China’s President Hu Jintao will present China’s new plans for tackling global warming at a United Nations summit on climate change later this month, the country’s senior negotiator said on Tuesday.
“He will make an important speech,” Xie Zhenhua told reporters ahead of Hu’s trip next week to the United Nations and the G20 summit of major rich and developing economies in Pittsburgh. Hu “will announce the next policies, measures and actions that China is going to take,” added Xie, who steers China’s climate policy as vice director of the powerful National Development and Reform Commission.
Xie said China will strengthen its policies and take on responsibilities in keeping with its level of development and practical capacities, but declined to give further details. U.N. Secretary General Ban Ki-moon will host a special summit on September 22, to discuss climate change.
The U.S. House of Representatives has passed a bill that will authorize a comprehensive program to improve the efficiency, reliability and cost-effectiveness of U.S. wind energy systems, reports North American Wind Power. The Wind Energy Research and Development Act of 2009, H.R.3165, was sponsored by Rep. Paul Tonko, D, N.Y.
The bill requires the Secretary of Energy to carry out a program of research and development to improve the energy efficiency, reliability and capacity of wind turbines; optimize the design and adaptability of wind energy systems; and reduce the cost of construction, generation and maintenance of wind energy systems, according to the press release.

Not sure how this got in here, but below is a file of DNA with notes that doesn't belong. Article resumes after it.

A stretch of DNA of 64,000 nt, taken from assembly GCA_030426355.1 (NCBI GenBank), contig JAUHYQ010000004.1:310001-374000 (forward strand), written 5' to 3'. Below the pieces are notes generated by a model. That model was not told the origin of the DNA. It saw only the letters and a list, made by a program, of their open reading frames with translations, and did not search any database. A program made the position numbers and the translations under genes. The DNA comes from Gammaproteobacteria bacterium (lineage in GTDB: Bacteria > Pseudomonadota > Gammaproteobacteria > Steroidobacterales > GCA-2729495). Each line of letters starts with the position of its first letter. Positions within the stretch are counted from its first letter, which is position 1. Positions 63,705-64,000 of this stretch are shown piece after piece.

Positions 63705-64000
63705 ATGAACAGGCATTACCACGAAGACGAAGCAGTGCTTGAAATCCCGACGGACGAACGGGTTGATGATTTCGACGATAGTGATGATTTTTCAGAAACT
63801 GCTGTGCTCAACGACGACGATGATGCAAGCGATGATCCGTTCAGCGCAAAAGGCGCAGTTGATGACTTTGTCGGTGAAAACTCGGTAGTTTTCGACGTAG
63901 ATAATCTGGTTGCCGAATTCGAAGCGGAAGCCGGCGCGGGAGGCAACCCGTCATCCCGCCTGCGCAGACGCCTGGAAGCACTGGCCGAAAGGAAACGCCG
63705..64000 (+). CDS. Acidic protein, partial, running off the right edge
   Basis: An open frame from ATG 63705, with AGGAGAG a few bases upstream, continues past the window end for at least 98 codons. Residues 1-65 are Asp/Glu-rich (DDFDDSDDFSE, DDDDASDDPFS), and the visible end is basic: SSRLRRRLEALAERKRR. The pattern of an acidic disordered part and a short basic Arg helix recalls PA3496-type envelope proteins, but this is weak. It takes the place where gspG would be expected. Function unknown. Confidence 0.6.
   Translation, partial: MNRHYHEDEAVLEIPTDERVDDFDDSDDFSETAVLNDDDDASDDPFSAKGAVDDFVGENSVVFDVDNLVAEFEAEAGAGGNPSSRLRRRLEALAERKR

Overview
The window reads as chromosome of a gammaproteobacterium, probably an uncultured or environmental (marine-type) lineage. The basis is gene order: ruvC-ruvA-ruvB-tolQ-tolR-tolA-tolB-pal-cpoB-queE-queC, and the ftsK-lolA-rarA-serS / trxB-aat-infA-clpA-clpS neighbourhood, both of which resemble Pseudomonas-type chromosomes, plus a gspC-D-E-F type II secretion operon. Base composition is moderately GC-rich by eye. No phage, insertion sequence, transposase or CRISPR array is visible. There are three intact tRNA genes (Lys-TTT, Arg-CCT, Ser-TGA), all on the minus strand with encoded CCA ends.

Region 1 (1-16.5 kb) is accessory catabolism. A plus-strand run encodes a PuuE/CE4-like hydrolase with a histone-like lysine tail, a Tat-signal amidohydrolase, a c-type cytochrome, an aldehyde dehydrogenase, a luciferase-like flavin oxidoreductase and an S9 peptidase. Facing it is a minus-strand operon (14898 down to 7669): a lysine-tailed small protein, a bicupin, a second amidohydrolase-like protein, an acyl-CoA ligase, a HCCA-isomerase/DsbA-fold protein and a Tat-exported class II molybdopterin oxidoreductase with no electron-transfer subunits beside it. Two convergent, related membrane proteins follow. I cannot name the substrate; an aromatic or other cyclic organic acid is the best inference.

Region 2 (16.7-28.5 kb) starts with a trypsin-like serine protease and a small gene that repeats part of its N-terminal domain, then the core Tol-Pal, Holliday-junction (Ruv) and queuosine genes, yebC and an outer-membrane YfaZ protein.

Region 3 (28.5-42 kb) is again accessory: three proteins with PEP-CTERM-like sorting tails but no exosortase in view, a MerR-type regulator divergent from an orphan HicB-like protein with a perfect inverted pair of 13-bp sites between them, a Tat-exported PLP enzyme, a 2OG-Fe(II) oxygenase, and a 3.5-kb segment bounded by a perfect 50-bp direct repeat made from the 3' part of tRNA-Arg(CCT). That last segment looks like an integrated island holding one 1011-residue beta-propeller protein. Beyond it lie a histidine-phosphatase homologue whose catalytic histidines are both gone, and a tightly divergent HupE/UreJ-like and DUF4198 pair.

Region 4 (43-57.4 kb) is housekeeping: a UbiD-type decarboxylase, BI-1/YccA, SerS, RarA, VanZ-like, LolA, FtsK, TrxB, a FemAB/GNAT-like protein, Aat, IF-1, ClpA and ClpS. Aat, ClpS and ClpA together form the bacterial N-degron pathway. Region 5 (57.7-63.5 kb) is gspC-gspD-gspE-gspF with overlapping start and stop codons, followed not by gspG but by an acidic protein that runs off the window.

The bill would also create a demonstration program to measure wind energy performance including a full range of wind conditions across the country, and requires that the demonstration programs be conducted in collaboration with private industry. The bill authorizes $200 million per year from 2010 through 2014 for these programs.
The World Bank is on Tuesday expected to join the many voices that have been calling on leaders to come up with strategies to combat climate change. The global financial institution will release a report calling for action to help tackle climate change. Environment minister John Michuki is scheduled to attend the event and launch the report titled: World Development Report 2010; Development and Climate Change at the UNEP headquarters in Nairobi.
There is already overwhelming scientific evidence, as indicated in the Fourth Assessment Report of the Inter-governmental Panel on Climate Change (IPCC), that climate change will threaten economic growth and long-term prosperity, as well as survival of the most vulnerable populations. IPCC projects that if emissions continue to rise at their current pace and are allowed to double from pre-industrial levels, the world will face an average temperature rise of around 3° C this century.
This will lead to a rise in sea-level, shifts in seasons, and more frequent and intense extreme weather such as storms, floods and droughts. Climate analyses indicate that Kenya will very likely be warmer by up to five degrees by 2100. Droughts will continue, possibly becoming more severe.
Whole Foods Market (Nasdaq: WFMI) today announced the completion of its 2009 landmark 776 million-kilowatt-hour purchase of renewable energy credits (RECs) from wind farms. The RECs are equal to 100 percent of the Company’s electricity use in its North American locations, and nearly 90 percent of this year’s purchase is helping to fund E.ON Climate & Renewables’ (EC&R) recently-completed Texas-based Panther Creek wind farm.